What’s the best way to interview customers?

Seth Godin (Founder at Yoyodyne Entertainment)
Seth’s Blog: Asking or announcing…

We have to create environments where people choose, then ask them why. When you ask someone if they would use your new product, buy your new widget or participate in your new service once it’s ready, you will get a lie in response. People don’t mean to mess you up, but you’ve made the error of asking them to imagine a future they have trouble imagining. It’s incredibly different than asking them to justify what they already do.

What’s the best way to identify opportunities?

Seth Godin (Founder at Yoyodyne Entertainment)
Seth’s Blog: Reading between the lines

If you really want to know why someone didn’t like your work, you’re going to have to put a lot more effort into it understanding the person who rejected you. Reading the tea leaves in the rejection letters and one-star reviews is pretty worthless.

What’s the best way to give feedback?

Seth Godin (Founder at Yoyodyne Entertainment)
Seth’s Blog: “When I want your opinion…”

As you get better at your job, people will ask for feedback. The most powerful feedback is based on data and experience. “Actually, no, we shouldn’t put the Crockpots on sale, because every time we run a promo our Crockpot sales have been dwindling, and anyway, the big online store still sells them for less than we do.” These are facts, things we can look up and argue about whether they matter. It’s also interesting to get feedback based on test… (read more)

What’s the best way to give your good presentation?

Seth Godin (Founder at Yoyodyne Entertainment)
Seth’s Blog: Every presentation worth doing has just one purpose

Every presentation worth doing has just one purpose: To make a change happen. Before you start working on your presentation, the two-part question to answer is, “who will be changed by this work, and what is the change I seek?

” Every element of your presentation (the room, the attendees, the length, the tone) exists for just one reason: to make it more likely that you will achieve the change you seek. If it doesn’t do that, replace it with some… (read more)

What’s the best way to give your good presentation?

Seth Godin (Founder at Yoyodyne Entertainment)
Seth’s Blog: Speaking in public: two errors that lead to fear

Speaking in public: two errors that lead to fear. 1. You believe that you are being actively judged. 2. You believe that the subject of the talk is you. You are not being judged, the value of what you are bringing to the audience is being judged. The members of the audience are interested in themselves. The audience wants to know what they can use, what they can learn, or at the very least, how they can be entertained.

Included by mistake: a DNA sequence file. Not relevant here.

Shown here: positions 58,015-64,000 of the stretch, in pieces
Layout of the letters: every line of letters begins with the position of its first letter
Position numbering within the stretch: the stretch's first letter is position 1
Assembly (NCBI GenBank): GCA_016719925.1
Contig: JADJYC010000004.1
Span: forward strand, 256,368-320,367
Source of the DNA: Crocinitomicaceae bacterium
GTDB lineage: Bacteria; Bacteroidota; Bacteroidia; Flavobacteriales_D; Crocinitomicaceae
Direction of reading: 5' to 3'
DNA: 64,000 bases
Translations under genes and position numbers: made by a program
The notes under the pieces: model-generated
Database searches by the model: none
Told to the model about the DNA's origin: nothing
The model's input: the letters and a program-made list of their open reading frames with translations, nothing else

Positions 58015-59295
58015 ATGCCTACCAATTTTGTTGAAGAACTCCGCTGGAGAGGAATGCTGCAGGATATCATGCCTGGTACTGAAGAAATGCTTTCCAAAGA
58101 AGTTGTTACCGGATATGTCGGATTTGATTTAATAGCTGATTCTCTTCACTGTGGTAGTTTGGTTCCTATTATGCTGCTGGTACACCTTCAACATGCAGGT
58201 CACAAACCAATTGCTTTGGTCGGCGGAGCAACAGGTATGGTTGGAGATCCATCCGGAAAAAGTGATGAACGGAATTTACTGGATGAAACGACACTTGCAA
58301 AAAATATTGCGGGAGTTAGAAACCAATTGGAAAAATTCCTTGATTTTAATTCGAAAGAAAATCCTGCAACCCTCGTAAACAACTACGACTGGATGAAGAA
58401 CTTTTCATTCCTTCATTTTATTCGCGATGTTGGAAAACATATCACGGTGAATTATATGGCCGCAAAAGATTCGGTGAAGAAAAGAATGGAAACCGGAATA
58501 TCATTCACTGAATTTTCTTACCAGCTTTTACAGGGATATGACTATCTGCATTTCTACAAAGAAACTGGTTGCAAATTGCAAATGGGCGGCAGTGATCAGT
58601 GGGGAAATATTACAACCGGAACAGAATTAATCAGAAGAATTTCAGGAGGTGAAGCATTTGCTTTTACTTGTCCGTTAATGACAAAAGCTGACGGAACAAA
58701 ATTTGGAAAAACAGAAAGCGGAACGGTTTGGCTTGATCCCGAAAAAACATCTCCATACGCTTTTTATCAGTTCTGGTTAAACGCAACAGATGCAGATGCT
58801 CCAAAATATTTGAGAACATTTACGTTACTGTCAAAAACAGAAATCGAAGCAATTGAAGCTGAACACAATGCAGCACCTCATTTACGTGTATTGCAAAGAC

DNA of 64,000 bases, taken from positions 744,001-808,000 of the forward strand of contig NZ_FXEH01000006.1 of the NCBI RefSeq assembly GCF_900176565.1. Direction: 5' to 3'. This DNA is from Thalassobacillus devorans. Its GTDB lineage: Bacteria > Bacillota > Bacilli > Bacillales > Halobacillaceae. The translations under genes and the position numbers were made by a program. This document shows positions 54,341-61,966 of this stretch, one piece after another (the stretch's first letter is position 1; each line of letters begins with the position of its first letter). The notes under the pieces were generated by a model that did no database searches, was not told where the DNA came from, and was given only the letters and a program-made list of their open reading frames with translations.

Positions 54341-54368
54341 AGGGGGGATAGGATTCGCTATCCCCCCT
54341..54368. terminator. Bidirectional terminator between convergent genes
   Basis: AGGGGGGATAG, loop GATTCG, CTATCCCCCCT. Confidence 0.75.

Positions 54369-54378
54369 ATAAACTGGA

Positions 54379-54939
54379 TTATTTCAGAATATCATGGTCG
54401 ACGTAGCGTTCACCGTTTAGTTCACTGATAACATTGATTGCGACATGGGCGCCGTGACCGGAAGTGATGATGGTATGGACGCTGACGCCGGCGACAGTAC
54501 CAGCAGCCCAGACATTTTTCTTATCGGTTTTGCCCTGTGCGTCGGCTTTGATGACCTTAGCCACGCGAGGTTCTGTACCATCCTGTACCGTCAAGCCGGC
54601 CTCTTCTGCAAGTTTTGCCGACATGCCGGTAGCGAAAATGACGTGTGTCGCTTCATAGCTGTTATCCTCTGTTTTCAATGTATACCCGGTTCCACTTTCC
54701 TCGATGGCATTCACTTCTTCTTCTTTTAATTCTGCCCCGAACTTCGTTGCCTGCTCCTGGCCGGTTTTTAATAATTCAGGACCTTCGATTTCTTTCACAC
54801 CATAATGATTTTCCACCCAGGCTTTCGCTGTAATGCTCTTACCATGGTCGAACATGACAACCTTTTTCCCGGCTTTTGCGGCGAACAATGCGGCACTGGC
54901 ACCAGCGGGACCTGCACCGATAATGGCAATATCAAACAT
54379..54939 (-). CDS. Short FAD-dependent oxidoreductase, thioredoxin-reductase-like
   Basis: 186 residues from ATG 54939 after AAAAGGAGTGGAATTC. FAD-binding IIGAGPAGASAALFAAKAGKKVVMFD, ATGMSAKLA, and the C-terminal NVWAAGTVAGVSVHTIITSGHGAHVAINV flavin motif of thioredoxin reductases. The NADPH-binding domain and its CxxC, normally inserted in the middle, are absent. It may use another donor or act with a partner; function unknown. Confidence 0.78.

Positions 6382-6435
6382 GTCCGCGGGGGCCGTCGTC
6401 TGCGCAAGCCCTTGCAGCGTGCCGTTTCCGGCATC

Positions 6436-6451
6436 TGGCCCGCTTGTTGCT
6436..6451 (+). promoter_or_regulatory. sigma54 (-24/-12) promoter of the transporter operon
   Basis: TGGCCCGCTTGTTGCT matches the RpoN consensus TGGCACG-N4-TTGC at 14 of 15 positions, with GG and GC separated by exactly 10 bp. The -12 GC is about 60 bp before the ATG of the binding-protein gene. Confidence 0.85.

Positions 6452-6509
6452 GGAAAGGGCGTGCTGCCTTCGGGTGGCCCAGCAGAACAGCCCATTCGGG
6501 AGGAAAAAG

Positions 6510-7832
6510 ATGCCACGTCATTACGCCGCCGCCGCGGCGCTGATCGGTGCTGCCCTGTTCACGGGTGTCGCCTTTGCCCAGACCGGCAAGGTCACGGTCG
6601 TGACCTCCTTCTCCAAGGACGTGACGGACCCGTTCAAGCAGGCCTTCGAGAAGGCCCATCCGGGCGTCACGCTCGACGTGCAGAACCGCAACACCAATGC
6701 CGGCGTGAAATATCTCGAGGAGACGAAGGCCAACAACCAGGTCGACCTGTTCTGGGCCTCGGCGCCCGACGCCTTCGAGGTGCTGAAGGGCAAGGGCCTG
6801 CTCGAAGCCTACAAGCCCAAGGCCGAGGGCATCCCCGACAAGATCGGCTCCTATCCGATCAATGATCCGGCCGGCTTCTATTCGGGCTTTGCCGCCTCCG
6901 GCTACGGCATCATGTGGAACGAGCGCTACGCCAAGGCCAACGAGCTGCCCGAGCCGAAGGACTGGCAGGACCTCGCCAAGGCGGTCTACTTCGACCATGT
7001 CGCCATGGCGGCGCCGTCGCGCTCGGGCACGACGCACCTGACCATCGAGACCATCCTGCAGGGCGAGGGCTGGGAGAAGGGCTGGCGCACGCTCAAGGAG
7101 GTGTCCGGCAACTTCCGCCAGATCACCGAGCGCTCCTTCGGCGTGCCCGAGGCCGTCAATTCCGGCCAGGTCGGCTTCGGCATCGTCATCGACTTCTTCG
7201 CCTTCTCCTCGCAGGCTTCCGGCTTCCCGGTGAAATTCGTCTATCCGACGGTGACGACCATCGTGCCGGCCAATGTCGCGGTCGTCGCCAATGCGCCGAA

What’s the best way to get your first customers?

Seth Godin (Founder at Yoyodyne Entertainment)
Seth’s Blog: First, ten

Find ten people. Ten people who trust you/respect you/need you/listen to you… Those ten people need what you have to sell, or want it. And if they love it, you win. If they love it, they’ll each find you ten more people (or a hundred or a thousand or, perhaps, just three). Repeat. If they don’t love it, you need a new product. Start over.

What’s the best way to get your first customers?

Seth Godin (Founder at Yoyodyne Entertainment)
Seth’s Blog: Hypergrowth

If you make the audience you’re initially serving too big, you will dilute the very thing you set out to make, avoid critical mass, and compromise the magic of what you’re building. You’ll make average stuff for average people instead of something powerful for the few. Fast growth comes from overwhelming the smallest possible audience with a product or service that so delights that they insist that their friends and colleagues use it.

What’s the best way to get your first customers?

Seth Godin (Founder at Yoyodyne Entertainment)
Seth’s Blog: Hypergrowth

If you make the audience you’re initially serving too big, you will dilute the very thing you set out to make, avoid critical mass, and compromise the magic of what you’re building. You’ll make average stuff for average people instead of something powerful for the few. Fast growth comes from overwhelming the smallest possible audience with a product or service that so delights that they insist that their friends and colleagues use it.